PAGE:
Posts Tagged ‘New York City in 1915’

First day of school in New York: then and now

September 5, 2016

On September 8, public schools across the city will reopen their doors after summer break.

That’s about a week earlier than opening day in 1915, when kids headed back to “elementary, high, and training schools” on September 13.

Openingdayschoolbain1915twogirls

A moved-up first day isn’t the only difference between opening day in 2016 and opening day today.

In 1915, about 800,000 kids attended public school in New York City. Department of Education stats from 2015 put that number at just over a million students.

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Unlike their contemporary counterparts, teachers in 1915 were not unionized. Most were female, and once they became pregnant, they were fired.

This was actually an improvement over the previous longstanding, perfectly legal practice of booting teachers once they married. That rule was challenged in court in 1904.

Openingdaynycschoolsbain1915 girls

One thing hasn’t changed: overcrowding. In 1915, school “congestion” was so bad, thousands of kids were forced to go part-time while some schools, like Morris High School in the Bronx, held two sessions a day to accommodate everyone, according to the New York Times.

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Oh, and (most) kids look just as excited on opening day 1915 as they typically do at back to school time—with what look like new clothes, hair ribbons, school bags, and caps for the boys, as these Library of Congress/George Bain images reveal.

A Bronx serial killer escapes from prison in 1916

June 22, 2015

FrederickmorsheadshotIn 1914, residents of a Bronx nursing home called the German Odd Fellows Home began dying.

This is hardly unusual in a nursing home, of course. But officials there realized that the residents were dying in larger numbers than usual.

Officials didn’t have to do a drawn-out investigation. In February 1915, a peculiar new porter and nursing orderly at the home described as “neurotic” and a smoker of “Egyptian cigarettes” walked into the Bronx district attorney’s office.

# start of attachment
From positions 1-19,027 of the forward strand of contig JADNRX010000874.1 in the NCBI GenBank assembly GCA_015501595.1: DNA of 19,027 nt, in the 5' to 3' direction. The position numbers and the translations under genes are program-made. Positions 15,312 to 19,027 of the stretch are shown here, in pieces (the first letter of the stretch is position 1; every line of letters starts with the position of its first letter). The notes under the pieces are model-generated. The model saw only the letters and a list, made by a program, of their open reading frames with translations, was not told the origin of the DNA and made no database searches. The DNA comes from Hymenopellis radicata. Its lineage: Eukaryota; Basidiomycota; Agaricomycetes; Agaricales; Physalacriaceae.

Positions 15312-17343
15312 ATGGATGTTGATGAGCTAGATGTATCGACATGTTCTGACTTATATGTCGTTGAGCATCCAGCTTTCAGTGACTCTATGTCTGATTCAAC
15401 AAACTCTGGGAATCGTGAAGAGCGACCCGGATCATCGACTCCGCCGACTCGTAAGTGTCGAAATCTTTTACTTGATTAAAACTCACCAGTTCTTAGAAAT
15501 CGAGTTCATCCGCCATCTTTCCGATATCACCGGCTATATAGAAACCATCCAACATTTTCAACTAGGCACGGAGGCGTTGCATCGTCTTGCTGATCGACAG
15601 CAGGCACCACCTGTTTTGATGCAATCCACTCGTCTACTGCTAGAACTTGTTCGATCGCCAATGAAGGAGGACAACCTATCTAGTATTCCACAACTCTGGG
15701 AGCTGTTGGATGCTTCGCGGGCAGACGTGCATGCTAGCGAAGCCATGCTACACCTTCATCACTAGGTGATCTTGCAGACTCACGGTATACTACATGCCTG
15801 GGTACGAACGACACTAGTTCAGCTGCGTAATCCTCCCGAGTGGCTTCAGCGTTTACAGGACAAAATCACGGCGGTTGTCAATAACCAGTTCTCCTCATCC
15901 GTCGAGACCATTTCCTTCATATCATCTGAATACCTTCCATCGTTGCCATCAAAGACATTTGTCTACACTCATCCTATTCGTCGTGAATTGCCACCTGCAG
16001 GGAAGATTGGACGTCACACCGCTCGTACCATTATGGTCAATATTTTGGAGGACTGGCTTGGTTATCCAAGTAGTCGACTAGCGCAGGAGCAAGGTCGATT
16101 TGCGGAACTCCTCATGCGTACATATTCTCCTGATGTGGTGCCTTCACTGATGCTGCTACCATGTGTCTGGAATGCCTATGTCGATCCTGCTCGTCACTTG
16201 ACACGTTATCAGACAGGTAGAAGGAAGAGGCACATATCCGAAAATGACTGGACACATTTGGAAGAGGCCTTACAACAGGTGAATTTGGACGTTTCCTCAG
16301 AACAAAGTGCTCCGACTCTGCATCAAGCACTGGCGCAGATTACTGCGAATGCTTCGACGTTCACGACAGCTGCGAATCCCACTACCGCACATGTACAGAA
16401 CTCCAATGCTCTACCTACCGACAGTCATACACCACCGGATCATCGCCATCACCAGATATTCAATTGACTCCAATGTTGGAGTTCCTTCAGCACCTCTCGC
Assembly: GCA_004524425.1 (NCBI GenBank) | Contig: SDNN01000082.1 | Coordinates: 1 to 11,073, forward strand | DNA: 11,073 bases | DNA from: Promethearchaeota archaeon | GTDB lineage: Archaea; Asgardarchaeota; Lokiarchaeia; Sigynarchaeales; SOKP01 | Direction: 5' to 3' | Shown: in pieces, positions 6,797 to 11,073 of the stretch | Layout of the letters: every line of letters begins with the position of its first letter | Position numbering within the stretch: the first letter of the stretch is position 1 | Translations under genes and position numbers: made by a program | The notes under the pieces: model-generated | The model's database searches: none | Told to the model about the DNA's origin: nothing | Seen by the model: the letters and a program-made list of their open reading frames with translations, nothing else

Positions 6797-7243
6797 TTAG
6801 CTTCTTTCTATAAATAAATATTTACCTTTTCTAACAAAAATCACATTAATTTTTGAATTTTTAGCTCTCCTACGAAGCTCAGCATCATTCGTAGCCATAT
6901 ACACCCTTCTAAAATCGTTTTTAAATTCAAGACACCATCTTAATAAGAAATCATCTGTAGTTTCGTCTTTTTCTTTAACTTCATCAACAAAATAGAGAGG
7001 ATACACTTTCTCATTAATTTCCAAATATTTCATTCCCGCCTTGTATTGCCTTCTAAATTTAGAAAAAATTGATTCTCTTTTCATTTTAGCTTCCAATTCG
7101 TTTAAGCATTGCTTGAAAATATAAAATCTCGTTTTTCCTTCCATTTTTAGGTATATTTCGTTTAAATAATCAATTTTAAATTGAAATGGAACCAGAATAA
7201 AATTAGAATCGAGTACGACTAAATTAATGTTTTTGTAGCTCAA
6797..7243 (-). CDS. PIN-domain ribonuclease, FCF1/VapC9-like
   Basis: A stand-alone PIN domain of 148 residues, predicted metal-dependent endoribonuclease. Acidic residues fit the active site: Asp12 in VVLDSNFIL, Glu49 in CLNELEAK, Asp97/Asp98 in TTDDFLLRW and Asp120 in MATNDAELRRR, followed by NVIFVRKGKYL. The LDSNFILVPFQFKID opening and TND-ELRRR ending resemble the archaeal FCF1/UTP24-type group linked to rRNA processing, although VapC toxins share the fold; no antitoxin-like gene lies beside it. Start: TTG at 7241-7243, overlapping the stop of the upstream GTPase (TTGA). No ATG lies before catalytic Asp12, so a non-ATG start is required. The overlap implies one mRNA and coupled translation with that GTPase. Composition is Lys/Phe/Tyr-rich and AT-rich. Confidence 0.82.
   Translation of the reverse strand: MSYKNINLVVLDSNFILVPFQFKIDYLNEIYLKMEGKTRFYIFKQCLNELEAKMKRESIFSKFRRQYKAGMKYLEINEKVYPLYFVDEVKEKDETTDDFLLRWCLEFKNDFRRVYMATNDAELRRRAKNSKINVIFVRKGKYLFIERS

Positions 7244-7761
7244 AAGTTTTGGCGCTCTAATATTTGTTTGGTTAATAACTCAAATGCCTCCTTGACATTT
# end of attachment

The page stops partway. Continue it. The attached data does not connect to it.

Clad in a corduroy hunting outfit and wearing a feathered Alpine hat, he admitted that he killed eight octogenarians.

Frederickmorsheadlinenyt2Frederick Mors, 26 (above), a recent Austrian immigrant, told authorities that he used chloroform (and in one case arsenic) to “put people out of their misery.”

“When you give an old person chloroform, it’s like putting a baby to sleep,” he told police. “It frees them from all pain. It is humane and kind-hearted.”

 He claimed he was egged on by the home’s superintendent, who urged him to “‘hurry the deaths’ of some of the more aged and suffering inmates,” wrote The New York Times in 1915.

Frederickmorsheadline2He confessed, he said, because he was afraid the superintendent would pin all of the murders on him.

Though some aspects of Mors’ story appeared to check out, the DA’s office wasn’t convinced. They decided to give him a psychiatric test.

Mors failed, and the DA deemed him a victim of “homicidal hallucination.”

Instead of being prosecuted, he was committed to the Hudson River State Hospital for the Insane in Poughkeepsie (below).

Frederickmorshospital

Scheduled for deportation back to Austria, Mors escaped prison in May 1916.

He was never seen again, but a skeleton found in a patch of woods in Connecticut may have been his; police found a bottle next to the skeleton that indicated suicide by poison.

Christmas with a Ziegfeld Girl

December 23, 2009

The Ziegfeld Follies—the popular part-vaudeville, part-burlesque revue staged on Broadway every year between 1907 and 1931—was never known as a Christmas show.

But the 1915 Follies did feature one holiday-themed number, entitled “I’ll Be a Santa Claus to You.”

The lyrics go like this:

“I’ll be a Santa Claus to you
If you’ll but say you will be true
I’ll bring you toys
Millions of joys
Presents that money can’t buy
Yuletide will be our honeymoon
You’ll ride beside me and we’ll spoon
Christmas it comes only once ev’ry year
I’ll make it come ev’ry day for you dear
I’ll be a Santa Claus to you.”

Sweet and kind of suggestive for a song written almost a century ago.